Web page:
Phase I Environmental Site Assessment (ESA)
The Phase I Environmental Site Assessment is the standard used to evaluate environmental liability associated with the transaction of real estate. Conducting an ESA before purchasing a property determines whether or not there is an environmental liability with the land. By having an ESA performed, the purchaser may qualify as an innocent landowner or contiguous owner according to CERCLA regulations; this helps the purchaser avoid being liable for any environmental contaminations on the property.
Transaction Screen Assessment (TSA)
A Transaction Screen Assessment is a scaled-down ESA; it is quicker to perform and is more cost-effective. It is the only environmental due diligence process besides the Phase I Environmental Site Assessment governed by ASTM Standard Practices. Unlike an ESA, a Transaction Screen Assessment does not fully meet the EPA requirements for environmental due diligence and does not offer the protection of CERCLA.
Records Search with Risk Assessments (RSRA)
Like a TSA, Records Search with Risk Assessments do not provide the liability protection of CERCLA. RSRA’s are a minimum requirement for commercial properties designated as low risk that may not need a full ESA. These assessments search government databases and historical records to classify the property as high or low risk for environmental contamination.
How to Find an Environmental Consultant?
When you need to find an environmental consultant to perform an analysis of a property, it is crucial to find an experienced and competent professional. Environmental due diligence must be completed in accordance with both state and federal regulations to have any legal basis. It is a complicated and time-consuming process that requires a trained professional, but how do you find the right consultant?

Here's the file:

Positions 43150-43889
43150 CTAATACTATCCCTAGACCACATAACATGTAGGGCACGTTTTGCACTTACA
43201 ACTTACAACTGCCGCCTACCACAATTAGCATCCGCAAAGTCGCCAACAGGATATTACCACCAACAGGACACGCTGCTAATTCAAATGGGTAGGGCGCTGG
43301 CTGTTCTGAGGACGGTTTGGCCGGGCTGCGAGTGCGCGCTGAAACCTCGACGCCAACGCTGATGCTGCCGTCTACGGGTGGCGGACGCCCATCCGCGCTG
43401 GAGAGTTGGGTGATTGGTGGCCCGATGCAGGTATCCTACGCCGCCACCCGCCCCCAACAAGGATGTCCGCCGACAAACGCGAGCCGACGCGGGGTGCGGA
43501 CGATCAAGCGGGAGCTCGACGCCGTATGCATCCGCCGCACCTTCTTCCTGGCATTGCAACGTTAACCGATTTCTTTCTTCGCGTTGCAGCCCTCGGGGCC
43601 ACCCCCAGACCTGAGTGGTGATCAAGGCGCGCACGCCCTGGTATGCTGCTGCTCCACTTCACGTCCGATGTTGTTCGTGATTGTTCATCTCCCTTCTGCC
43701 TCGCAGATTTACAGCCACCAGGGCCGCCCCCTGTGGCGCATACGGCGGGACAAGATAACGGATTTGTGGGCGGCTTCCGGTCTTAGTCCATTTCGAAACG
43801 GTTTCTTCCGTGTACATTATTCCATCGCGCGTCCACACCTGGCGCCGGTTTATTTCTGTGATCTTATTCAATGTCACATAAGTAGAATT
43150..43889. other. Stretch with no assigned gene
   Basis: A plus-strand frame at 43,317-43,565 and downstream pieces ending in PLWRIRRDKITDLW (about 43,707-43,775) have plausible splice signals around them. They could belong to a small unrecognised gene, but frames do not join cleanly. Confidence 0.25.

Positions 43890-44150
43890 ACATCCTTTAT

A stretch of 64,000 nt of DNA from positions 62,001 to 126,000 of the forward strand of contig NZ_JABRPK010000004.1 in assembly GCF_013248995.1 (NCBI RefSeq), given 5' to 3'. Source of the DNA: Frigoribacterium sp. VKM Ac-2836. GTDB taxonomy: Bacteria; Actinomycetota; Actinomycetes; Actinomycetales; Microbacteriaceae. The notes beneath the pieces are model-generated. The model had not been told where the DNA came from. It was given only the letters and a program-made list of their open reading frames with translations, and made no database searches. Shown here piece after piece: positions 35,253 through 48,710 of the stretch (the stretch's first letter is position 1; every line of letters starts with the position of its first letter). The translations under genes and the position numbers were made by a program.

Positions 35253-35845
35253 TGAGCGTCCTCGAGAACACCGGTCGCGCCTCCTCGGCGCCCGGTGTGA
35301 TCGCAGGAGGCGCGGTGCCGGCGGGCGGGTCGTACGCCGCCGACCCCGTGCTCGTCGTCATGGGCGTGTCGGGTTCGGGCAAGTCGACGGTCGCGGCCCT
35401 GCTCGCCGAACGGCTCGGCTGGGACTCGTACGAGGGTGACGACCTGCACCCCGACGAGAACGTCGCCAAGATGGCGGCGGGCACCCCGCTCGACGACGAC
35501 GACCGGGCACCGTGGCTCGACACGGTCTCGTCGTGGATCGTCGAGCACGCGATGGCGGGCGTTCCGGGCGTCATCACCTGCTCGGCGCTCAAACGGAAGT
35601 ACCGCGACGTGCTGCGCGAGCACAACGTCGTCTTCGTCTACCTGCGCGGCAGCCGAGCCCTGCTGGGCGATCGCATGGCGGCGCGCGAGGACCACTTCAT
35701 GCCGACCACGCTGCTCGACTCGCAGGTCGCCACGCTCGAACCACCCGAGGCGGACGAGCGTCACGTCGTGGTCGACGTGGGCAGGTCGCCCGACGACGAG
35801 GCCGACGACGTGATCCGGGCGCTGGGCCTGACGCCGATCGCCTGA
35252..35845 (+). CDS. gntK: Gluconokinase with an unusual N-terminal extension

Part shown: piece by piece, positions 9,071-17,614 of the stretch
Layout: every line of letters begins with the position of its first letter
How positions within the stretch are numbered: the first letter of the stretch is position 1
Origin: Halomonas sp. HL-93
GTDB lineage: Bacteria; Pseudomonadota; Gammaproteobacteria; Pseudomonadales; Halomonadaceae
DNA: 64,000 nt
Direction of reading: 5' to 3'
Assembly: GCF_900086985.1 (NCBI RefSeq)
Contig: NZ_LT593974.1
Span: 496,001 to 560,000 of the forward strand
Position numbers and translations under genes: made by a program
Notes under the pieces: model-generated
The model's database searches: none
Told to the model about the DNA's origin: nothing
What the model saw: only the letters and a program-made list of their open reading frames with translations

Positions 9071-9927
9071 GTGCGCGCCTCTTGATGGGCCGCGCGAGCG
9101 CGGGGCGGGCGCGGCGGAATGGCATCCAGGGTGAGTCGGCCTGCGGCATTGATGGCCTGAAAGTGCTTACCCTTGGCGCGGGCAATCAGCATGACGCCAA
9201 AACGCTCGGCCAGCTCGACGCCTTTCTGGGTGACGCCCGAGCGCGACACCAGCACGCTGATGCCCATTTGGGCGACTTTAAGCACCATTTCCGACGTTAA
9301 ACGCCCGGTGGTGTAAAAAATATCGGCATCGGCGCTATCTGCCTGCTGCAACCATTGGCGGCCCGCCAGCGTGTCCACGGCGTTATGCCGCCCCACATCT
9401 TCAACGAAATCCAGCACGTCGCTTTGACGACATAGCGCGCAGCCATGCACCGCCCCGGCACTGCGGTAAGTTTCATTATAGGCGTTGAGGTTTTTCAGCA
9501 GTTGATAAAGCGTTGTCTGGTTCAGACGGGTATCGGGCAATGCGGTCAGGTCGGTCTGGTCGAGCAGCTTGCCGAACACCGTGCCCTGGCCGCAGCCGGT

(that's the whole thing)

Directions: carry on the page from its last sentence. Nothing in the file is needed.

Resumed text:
Tips for Hiring an Environmental Consultant
It is a good idea to talk to multiple consultants before choosing one to assess your property. You can ask them questions like:
- What kind of cleanups and investigations do you have experience dealing with?
- What insurance do you carry for any omissions, errors, or liability?
- Are you a certified USEPA AAI Environmental Professional?
Also, check any references that they can provide and be sure that the consultant gets approved through whatever lender you are using.
How Much Does Environmental Due Diligence Cost
A Phase I Environmental Site Assessment can cost anywhere between $1,500 to $6,000 for a commercial or residential property; the price range is broad because many variables can affect the cost of performing environmental due diligence, like:
- The location of the property.
- Travel costs for your consultant.
- The number of properties.
- Items that are out of scope.
- Physical features of the property.
Like searching for any service, do your research before making a final decision on who to hire; cheaper doesn’t mean better.
Related: Does a Buyer or Seller Pay for a Land Survey?
Make sure to practice environmental due diligence before closing on a property; it can save you from having liability for contaminations in the future. Research and find a reliable and professional consultant to perform this process for you; environmental due diligence works to protect you and your assets when purchasing a property.
Have you performed your due diligence? Millman National Land Services can provide National Environmental Policy Act Land Use Compliance Reports and Checklists!